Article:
On July 8, two days after his meeting with Clinton, Howe began boarding his army of somewhere between 16,000 and 18,000 soldiers, and another roughly 5000 civilians, aboard a fleet of 267 ships commanded by his brother, Admiral Richard Howe.  The army disembarked from Staten Island, where they had first landed almost exactly one year earlier.  Although the army began boarding ships on July 8, the fleet went nowhere.  Soldiers sat aboard ship for days in the sweltering July heat.  The temperature, the lack of fresh air or fresh food, and seasickness made the time aboard ship unbearable for the soldiers.

 General William Howe
(from Wikimedia)
A week later, on July 15, General Howe received word that General Burgoyne had taken Fort Ticonderoga.  To Howe, like many others, it seemed like the hardest part of Burgoyne’s mission was complete.  The Americans were scattering and Burgoyne should be well on his way to Albany.  Confident that Burgoyne would not need his help, Howe continued his preparations to set sale.  Two days later, he wrote Burgoyne to congratulate him on his success and to confirm that no one would be marching north to meet him.  Howe was confident that Burgoyne could complete his march without assistance.

Around this same time Howe also tried to send a little disinformation to the enemy.  He arranged for a letter to be captured by the Continentals discussing his plans to sail for Boston.  Howe figured that if they believed it, the enemy would move far away from both Burgoyne’s army and his own.  Washington believed none of it.  He was still certain that Howe would send a force up the Hudson river to assist Burgoyne.  Despite intelligence to the contrary, he did not think Howe was stupid enough to abandon Burgoyne in the wilderness of upstate New York with no support.
Finally, on July 20, after leaving his soldiers aboard ship for nearly two weeks, the fleet began to sail out of New York Harbor.  Over the next three days, foul weather and poor winds meant that the fleet went exactly nowhere.  By July 23, they still had not cleared Sandy Hook, New Jersey.  The fleet slowly made its way out to sea, trying to sail beyond the horizon so that no one on land could determine where they were headed.

Where did they go?

With the British fleet out of sight, the Americans had to figure out where they were going so that Washington could march his army to meet them.  Philadelphia remained the best guess for many, although Washington still was not convinced that the fleet was a ruse to get him to march south so that the fleet could return and sail up the Hudson river virtually unopposed.  The famous Culper Spy Ring would not be set up in New York for another year, so intelligence from the city was still sketchy.  Washington could not be sure that intelligence he did receive was genuine or disinformation from the enemy.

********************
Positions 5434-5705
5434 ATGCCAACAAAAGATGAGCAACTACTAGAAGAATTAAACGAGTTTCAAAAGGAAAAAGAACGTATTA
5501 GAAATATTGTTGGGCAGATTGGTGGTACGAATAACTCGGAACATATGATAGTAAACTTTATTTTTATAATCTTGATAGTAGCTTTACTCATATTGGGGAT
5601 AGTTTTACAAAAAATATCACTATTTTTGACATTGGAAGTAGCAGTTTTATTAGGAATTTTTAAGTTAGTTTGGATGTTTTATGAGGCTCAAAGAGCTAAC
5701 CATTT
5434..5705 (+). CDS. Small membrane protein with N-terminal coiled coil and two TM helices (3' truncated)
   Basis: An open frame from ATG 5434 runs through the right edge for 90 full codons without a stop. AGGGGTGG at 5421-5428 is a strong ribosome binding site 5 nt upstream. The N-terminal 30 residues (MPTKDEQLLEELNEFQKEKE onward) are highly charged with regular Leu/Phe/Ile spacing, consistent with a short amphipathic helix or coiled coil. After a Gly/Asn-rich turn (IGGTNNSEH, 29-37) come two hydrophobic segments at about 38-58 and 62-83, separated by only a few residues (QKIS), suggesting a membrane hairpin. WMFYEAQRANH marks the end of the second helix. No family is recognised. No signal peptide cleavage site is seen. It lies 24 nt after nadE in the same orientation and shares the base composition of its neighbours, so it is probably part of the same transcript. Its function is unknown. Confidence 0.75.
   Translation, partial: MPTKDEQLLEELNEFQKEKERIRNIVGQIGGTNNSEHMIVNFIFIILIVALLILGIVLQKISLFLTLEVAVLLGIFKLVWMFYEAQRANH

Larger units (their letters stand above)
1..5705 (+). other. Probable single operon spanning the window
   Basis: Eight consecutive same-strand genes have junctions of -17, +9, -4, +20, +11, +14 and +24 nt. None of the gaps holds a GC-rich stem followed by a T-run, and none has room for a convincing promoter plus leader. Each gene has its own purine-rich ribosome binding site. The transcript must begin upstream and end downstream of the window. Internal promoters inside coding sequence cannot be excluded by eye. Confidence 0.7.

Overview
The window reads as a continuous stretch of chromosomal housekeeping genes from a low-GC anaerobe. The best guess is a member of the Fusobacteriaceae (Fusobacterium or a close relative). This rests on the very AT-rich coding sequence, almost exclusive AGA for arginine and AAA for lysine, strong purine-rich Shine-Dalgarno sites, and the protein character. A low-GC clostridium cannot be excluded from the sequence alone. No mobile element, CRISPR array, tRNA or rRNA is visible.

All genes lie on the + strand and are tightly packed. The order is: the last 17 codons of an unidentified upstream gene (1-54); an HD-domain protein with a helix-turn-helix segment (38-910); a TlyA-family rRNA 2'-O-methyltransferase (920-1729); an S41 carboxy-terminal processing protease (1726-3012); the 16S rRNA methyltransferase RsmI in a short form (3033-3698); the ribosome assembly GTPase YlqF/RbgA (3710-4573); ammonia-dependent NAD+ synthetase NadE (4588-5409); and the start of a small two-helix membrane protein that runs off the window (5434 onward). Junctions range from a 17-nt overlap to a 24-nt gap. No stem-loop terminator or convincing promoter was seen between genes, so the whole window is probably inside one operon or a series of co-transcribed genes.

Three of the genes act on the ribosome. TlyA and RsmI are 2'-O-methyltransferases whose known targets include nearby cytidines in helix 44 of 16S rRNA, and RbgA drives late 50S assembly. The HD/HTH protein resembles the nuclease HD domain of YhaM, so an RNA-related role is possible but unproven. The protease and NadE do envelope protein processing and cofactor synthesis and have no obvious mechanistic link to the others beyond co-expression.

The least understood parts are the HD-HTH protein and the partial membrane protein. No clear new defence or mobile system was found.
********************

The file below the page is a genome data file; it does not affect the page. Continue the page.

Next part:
The Americans sent scouts to southern New Jersey to keep a lookout for the enemy fleet.  If they intended to sail up the Delaware River to Philadelphia, they should be sighted there first.  Watchmen set up posts at Little Egg Harbor, which is near modern day Atlantic City, and also at Cape May, New Jersey.  At the time, most of this area was uninhabited, except by Indians.  The pine barrens of southern New Jersey, or West Jersey as it was then known, were a largely impassable swampy forest full of dangerous wildlife and outlaws that made passage both slow and risky.  Even so, the teams maintained express riders ready to return to Philadelphia in the event that they sighted the fleet.

HMS Roebuck (from ArtNet)
Because of its remote and largely uninhabited location, Egg Harbor was a known port for smugglers to land goods.  This made it a dangerous area for members of either army.  In late July, a small heavily armed British expedition landed on one of the uninhabited barrier islands near Egg Harbor, where what is today Ocean City, New Jersey.  A couple of the British sailors took the opportunity to desert and found the Americans.  Alerted to the landing, local New Jersey militia captured the remainder of the landing party for interrogation.

It turned out the party was from the HMS Roebuck.  They had landed in search of rum smugglers.  The Roebuck was not part of the fleet, but rather an independent navy ship that had been assigned to the mouth of the Delaware River for many months.  The squad did not send any express riders.  However, rumors about the incident popped up in a Philadelphia tavern the following day. General Thomas Mifflin wrote to Washington that he heard a rumor that 70 ships had been spotted off Egg Harbor, headed for Cape May.  The rumor then metastasized to spread that the British fleet had already entered Delaware Bay.

Washington took the rumor seriously, but still waited for further confirmation.  He wrote back to Mifflin that it was still possible the British wanted to be seen there, then turn around and head back to New York to sail up the Hudson River.  By this time, Washington had moved his army to Flemington, New Jersey, about sixty miles from Philadelphia.  From there, he could still move north or south as needed.